The JCS Editors are delighted to announce a forthcoming Special Issue dedicated to exploring the tensions and transitions between mindful practices and embodied critical thinking. By guest editors Donata Schoeller, Sigridur Thorgeirsdottir, and Greg Walkerden.
This Special Issue explores embodied approaches to critical, analytic, and systematic thinking in dialogue with meditation practices. We focus specifically on (i) basic styles of meditative attention that support staying with an experience, here and now; and (ii) practices of embodied critical thinking that engage with complex issues to move towards change. A major question that we explore throughout the issue is, “What characterizes a mindful kind of thinking that engages richly with experiencing a body to support thinking carefully and sensitively about complex issues?”
What kind of awareness deepens and opens-up thinking by explicating background contexts, motivations, paradoxes, inclinations, situations, and so forth, to help thinkers understand and draw on these with greater care? Tentatively, we might characterize such thinking as opening-up an alternative space, a space in-between the “deep ground” of peaceful acceptance and usual ways of being situated amidst difficulties. Embodied thinking practices help thinkers dwell in their embodiment, “getting in touch” with their situatedness, their environment. Mindful, embodied thinking generates fresh possibilities for creative critique and transformative thinking in academic research, and beyond.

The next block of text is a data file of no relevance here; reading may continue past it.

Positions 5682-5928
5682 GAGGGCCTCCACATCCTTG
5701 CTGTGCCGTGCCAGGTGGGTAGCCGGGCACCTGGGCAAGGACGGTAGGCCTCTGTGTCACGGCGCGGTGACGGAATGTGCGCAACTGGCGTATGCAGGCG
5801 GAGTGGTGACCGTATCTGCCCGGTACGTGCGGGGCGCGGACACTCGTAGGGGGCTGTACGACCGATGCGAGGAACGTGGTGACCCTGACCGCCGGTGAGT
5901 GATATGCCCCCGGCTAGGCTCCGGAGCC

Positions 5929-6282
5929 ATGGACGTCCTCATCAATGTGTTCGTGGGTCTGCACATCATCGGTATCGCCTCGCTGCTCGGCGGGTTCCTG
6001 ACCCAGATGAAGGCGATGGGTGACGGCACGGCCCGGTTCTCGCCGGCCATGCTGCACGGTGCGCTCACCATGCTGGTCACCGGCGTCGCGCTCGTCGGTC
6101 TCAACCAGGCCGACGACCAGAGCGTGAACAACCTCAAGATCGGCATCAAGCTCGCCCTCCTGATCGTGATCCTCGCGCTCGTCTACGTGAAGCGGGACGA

Authors of this Special Issue draw from Euro-American contemplative traditions and contemporary philosophy including pragmatism, phenomenology, and Eugene Gendlin’s process philosophy to explore conceptual and practical approaches based on these traditions. Mindful practices, including Micro-phenomenology, Focusing, and Thinking-at-the-Edge, for example, have demonstrated how a certain use of theoretical and abstract language disconnects from lived experience. Such practices demonstrate how language can be employed carefully, to raise awareness of experiencing that would otherwise go unnoticed, evoking creative responses to pervasive systemic challenges.
Conceptualization can play a strong hindering role and can be profoundly empowering. In becoming aware of lived experience and the richness of an embodied sense of a problem, a question or a situation, new possibilities open. Eugene Gendlin’s delineation of felt sensing will be explored, as one innovative approach to contemplative thinking that supports dwelling in a space between deep acceptance and peace that can arise in meditation and a wandering mind. Felt sensing foregrounds powers of conceptual clarification and transformation. It is a distinctly mindful way of “staying with the trouble” (Haraway) to generate possibilities for creative critical thinking and socio-ecological change.